The best writing, phenomenally executed, top-notch acting, a soul-shivering score, and just overall awesomeness — I doubt we’ll see this kind of genius anytime soon. I can watch this show repeatedly and catch a new layer of plot and nuance that I missed the first go-around. In an age where we are subjected to a dearth of trite, ridiculous television fare (most reality shows make me gag) it’s refreshing to find something smart to enjoy. I cried when the series ended and I listen to the score nearly every day.
Kim Van Meter
In 1981 I was a rookie police officer when I came across this new TV show. It was gritty, somewhat accurate (more than most cop shows on TV), and had a great storyline.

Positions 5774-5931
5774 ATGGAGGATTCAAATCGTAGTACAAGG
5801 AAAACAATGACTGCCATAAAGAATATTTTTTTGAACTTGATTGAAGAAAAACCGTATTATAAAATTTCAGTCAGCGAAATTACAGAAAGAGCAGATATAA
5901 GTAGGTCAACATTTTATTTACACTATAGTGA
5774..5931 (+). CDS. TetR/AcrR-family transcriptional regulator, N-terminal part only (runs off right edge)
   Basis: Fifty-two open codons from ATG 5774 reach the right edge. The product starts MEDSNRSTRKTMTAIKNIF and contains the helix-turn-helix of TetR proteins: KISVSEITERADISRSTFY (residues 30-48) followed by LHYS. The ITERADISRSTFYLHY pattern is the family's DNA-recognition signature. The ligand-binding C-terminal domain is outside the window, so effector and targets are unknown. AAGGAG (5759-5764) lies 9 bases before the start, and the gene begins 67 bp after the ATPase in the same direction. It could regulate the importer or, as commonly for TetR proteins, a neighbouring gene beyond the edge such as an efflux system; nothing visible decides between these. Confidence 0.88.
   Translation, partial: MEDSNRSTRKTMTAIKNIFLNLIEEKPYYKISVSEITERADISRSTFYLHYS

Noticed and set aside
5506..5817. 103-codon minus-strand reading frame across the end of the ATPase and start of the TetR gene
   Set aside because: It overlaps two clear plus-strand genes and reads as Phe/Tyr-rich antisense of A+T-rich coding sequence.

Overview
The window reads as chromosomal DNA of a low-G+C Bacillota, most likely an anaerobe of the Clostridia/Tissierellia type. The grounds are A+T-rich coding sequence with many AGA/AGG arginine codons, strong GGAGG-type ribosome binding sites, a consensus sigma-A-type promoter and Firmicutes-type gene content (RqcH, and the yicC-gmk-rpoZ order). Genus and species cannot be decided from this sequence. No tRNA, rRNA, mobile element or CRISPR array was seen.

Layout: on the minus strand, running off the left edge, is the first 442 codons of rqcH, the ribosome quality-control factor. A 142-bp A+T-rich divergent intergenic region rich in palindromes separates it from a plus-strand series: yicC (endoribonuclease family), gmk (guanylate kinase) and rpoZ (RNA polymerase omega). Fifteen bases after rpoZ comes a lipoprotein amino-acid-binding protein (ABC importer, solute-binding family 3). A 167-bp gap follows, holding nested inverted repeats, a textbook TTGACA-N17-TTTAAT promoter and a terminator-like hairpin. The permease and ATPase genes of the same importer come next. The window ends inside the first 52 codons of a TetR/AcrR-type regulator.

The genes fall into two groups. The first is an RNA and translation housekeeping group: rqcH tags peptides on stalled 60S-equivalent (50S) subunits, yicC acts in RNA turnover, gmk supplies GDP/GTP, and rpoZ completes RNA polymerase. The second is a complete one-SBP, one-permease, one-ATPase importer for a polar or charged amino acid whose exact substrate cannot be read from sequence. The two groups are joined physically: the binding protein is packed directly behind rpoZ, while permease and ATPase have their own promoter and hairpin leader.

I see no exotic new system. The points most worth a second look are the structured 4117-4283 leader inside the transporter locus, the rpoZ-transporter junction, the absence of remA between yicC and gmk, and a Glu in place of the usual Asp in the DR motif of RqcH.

The show? Hill Street Blues.
It had an ensemble cast of great characters, from the salty old sergeant who held briefings, or roll call, to the whacked out SWAT commander.
It was one of the first — if not the first — TV series to use handheld cameras on a routine basis. This helped give the show a documentary style look, more like one might see on the evening news rather than a Hollywood production.
As a brand new cop, I loved watching officers Andy Renko and Bobby Hill as they patrolled their city. In fact, I used to mostly work the midnight shift with other new officers back then, and we would often talk about the show on Thursday nights (when it aired) when we came to work.
Hill Street Blues, with its large cast and multiple storylines, set the stage for later shows such as ER and LA Law.